WALTHAM FOREST: Borough is an "alcohol blackspot"

WALTHAM Forest is one of eleven London boroughs to receive a slice of a £1.5million fund aimed at reducing alcohol-related crime and disorder.

Deemed an “alcohol blackspot” the borough will be given £30,000 from the new Home Office fund to tackle problems such as the sale of alcohol to under-18s and drunk and rowdy behaviour.

Cabinet member for community safety, enforcement and protection Cllr Afzal Akram said: "External funding is always welcome and the money will be used to strengthen our stance against underage alcohol sales as well as improving our licensing and enforcement operations."

The money will be made available to 50 priority areas, of which Waltham Forest is 46th, with the highest levels of alcohol-related crime and disorder, as well as the highest levels public concern about the problem.

Parliamentary Under-Secretary of State responsible for crime reduction Alan Campbell said: “I fully expect this will boost the drive against alcohol-related crime and disorder, and help reduce alcohol related problems in London.”

According to the North West Public Health Observatory's Local Alcohol Profile for the local authority, Waltham Forest is rated “significantly worse” than the national average for hospital admissions for alcohol-related harm and alcohol-related crimes.

Comments (10)

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1:20pm Fri 2 Jan 09

Baffled says...

Close down Lincoln's. Close down Zulus. Close Down O'Neill's. Sorted.
Close down Lincoln's. Close down Zulus. Close Down O'Neill's. Sorted. Baffled
  • Score: 0

2:09pm Fri 2 Jan 09

jrp says...

Don't think the pubs are really the problem, it's the fact that every other corner shop sells booze and really does not care who they sell it to.
Don't think the pubs are really the problem, it's the fact that every other corner shop sells booze and really does not care who they sell it to. jrp
  • Score: 0

2:21pm Fri 2 Jan 09

Touchwood says...

More money to disappear into the corrupt corridors of the Town Hall!!
More money to disappear into the corrupt corridors of the Town Hall!! Touchwood
  • Score: 0

2:46pm Fri 2 Jan 09

Technomist says...

It is a gross waste of public money, designed only to buy headlines in local papers for the Labour Party. £30,000 will pay for less than a packet of breath mints per person in the Borough.
It is a gross waste of public money, designed only to buy headlines in local papers for the Labour Party. £30,000 will pay for less than a packet of breath mints per person in the Borough. Technomist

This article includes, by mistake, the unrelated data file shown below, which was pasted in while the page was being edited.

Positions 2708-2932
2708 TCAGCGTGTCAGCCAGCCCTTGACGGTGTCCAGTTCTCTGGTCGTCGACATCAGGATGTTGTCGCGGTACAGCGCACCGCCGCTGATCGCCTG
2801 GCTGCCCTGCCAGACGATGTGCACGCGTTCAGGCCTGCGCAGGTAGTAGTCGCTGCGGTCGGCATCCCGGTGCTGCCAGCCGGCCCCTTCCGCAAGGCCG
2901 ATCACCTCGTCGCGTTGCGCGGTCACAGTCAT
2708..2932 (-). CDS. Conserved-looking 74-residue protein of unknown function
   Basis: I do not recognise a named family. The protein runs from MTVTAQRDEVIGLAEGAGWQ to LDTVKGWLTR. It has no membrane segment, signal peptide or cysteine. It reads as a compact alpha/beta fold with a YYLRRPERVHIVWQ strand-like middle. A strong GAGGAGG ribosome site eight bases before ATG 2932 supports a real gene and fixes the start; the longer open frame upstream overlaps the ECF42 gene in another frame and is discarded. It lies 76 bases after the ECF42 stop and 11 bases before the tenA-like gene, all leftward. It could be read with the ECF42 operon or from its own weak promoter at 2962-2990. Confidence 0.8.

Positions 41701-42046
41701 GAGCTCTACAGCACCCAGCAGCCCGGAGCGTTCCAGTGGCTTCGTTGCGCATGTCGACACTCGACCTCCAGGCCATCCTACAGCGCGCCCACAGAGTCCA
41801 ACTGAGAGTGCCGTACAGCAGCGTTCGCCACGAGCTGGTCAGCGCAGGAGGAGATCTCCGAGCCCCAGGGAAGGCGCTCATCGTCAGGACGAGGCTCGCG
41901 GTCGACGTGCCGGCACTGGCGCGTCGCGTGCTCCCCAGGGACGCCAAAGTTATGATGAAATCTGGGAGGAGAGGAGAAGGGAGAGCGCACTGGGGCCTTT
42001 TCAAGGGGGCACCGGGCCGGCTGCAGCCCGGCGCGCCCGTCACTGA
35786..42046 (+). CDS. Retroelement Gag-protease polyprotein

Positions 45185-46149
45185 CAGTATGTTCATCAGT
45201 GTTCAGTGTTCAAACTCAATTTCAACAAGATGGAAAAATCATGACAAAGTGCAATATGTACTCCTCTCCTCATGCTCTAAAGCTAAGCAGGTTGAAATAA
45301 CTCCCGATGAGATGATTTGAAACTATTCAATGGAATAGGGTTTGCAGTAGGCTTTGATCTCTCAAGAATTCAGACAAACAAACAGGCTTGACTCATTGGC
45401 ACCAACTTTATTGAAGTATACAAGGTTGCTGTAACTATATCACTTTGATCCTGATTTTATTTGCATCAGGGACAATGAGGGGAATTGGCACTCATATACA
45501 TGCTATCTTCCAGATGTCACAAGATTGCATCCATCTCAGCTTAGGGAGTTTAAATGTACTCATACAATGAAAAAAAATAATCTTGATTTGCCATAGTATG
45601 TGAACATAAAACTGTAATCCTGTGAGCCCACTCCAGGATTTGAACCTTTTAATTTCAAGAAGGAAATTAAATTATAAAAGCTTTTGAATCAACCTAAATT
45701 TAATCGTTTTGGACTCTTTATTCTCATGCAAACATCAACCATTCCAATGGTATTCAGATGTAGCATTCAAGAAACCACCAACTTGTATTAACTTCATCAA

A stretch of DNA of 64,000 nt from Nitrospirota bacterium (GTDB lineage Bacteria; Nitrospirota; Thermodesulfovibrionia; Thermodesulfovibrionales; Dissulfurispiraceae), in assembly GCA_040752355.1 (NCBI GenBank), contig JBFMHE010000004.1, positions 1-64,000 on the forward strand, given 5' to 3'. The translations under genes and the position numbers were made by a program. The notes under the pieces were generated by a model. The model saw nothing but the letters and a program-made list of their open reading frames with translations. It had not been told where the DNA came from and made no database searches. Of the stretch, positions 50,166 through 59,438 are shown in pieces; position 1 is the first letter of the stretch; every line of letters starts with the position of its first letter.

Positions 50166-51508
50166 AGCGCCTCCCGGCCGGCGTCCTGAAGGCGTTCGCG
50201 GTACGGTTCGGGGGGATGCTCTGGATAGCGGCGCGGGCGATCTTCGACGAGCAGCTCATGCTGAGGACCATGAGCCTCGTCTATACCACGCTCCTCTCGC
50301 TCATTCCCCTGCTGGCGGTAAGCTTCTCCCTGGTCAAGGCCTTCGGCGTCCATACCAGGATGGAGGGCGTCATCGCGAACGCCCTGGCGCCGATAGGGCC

• Score: 0

6:08pm Fri 2 Jan 09

dissenter 2008 says...

jrp wrote:
Don't think the pubs are really the problem, it's the fact that every other corner shop sells booze and really does not care who they sell it to.
is the correct answer !!!!!!!!
[quote][p][bold]jrp[/bold] wrote: Don't think the pubs are really the problem, it's the fact that every other corner shop sells booze and really does not care who they sell it to.[/p][/quote]is the correct answer !!!!!!!! dissenter 2008
  • Score: 0

6:29pm Sun 4 Jan 09

Earle Martin says...

Will the Council then stop accepting alcohol advertising on the signboards it has built on the pavement all over the borough?

Baffled - I would say close O'Neills and Lincolns and turn Zulus back into a respectable venue from the antisocial hellhole it currently exists as.
Will the Council then stop accepting alcohol advertising on the signboards it has built on the pavement all over the borough? Baffled - I would say close O'Neills and Lincolns and turn Zulus back into a respectable venue from the antisocial hellhole it currently exists as. Earle Martin
  • Score: 0

10:54am Mon 5 Jan 09

Bert Small says...

Poppycock!

In the old days off-sales for alcohol were made at Pubs, properly regulated and not from fly-by-night shops, the proprietors of which can hardly speak English let alone ask kids their age.

Go to an average Licensing Sessions and be entertained whilst highly paid lawyers 'guide' their foreign clients through the requisite questions to be answered. It is hilarious!
Poppycock! In the old days off-sales for alcohol were made at Pubs, properly regulated and not from fly-by-night shops, the proprietors of which can hardly speak English let alone ask kids their age. Go to an average Licensing Sessions and be entertained whilst highly paid lawyers 'guide' their foreign clients through the requisite questions to be answered. It is hilarious! Bert Small